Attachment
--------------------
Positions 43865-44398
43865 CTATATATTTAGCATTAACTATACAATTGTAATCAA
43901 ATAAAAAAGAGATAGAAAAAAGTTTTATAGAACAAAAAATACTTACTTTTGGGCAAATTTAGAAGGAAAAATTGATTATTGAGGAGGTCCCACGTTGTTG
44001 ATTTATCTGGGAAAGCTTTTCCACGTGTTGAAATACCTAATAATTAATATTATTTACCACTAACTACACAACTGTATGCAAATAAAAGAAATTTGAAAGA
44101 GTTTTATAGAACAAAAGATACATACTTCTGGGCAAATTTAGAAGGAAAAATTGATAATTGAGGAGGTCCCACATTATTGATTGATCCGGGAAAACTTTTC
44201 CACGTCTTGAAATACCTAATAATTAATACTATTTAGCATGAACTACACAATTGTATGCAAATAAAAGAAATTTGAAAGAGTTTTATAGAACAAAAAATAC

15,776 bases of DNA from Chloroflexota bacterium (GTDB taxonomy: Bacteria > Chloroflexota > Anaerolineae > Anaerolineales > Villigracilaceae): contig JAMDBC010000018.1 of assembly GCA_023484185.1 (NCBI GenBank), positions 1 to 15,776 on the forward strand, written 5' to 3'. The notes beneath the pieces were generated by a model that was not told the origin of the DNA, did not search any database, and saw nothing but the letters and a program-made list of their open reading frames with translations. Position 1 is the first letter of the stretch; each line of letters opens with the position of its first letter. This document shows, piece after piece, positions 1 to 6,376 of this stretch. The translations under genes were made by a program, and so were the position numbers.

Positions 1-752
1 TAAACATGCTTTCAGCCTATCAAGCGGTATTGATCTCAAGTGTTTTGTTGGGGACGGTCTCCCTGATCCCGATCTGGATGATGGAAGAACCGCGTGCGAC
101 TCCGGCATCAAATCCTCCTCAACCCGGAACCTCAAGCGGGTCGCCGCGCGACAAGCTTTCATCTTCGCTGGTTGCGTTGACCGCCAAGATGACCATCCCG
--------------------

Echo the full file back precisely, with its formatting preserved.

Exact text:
Positions 43865-44398
43865 CTATATATTTAGCATTAACTATACAATTGTAATCAA
43901 ATAAAAAAGAGATAGAAAAAAGTTTTATAGAACAAAAAATACTTACTTTTGGGCAAATTTAGAAGGAAAAATTGATTATTGAGGAGGTCCCACGTTGTTG
44001 ATTTATCTGGGAAAGCTTTTCCACGTGTTGAAATACCTAATAATTAATATTATTTACCACTAACTACACAACTGTATGCAAATAAAAGAAATTTGAAAGA
44101 GTTTTATAGAACAAAAGATACATACTTCTGGGCAAATTTAGAAGGAAAAATTGATAATTGAGGAGGTCCCACATTATTGATTGATCCGGGAAAACTTTTC
44201 CACGTCTTGAAATACCTAATAATTAATACTATTTAGCATGAACTACACAATTGTATGCAAATAAAAGAAATTTGAAAGAGTTTTATAGAACAAAAAATAC

15,776 bases of DNA from Chloroflexota bacterium (GTDB taxonomy: Bacteria > Chloroflexota > Anaerolineae > Anaerolineales > Villigracilaceae): contig JAMDBC010000018.1 of assembly GCA_023484185.1 (NCBI GenBank), positions 1 to 15,776 on the forward strand, written 5' to 3'. The notes beneath the pieces were generated by a model that was not told the origin of the DNA, did not search any database, and saw nothing but the letters and a program-made list of their open reading frames with translations. Position 1 is the first letter of the stretch; each line of letters opens with the position of its first letter. This document shows, piece after piece, positions 1 to 6,376 of this stretch. The translations under genes were made by a program, and so were the position numbers.

Positions 1-752
1 TAAACATGCTTTCAGCCTATCAAGCGGTATTGATCTCAAGTGTTTTGTTGGGGACGGTCTCCCTGATCCCGATCTGGATGATGGAAGAACCGCGTGCGAC
101 TCCGGCATCAAATCCTCCTCAACCCGGAACCTCAAGCGGGTCGCCGCGCGACAAGCTTTCATCTTCGCTGGTTGCGTTGACCGCCAAGATGACCATCCCG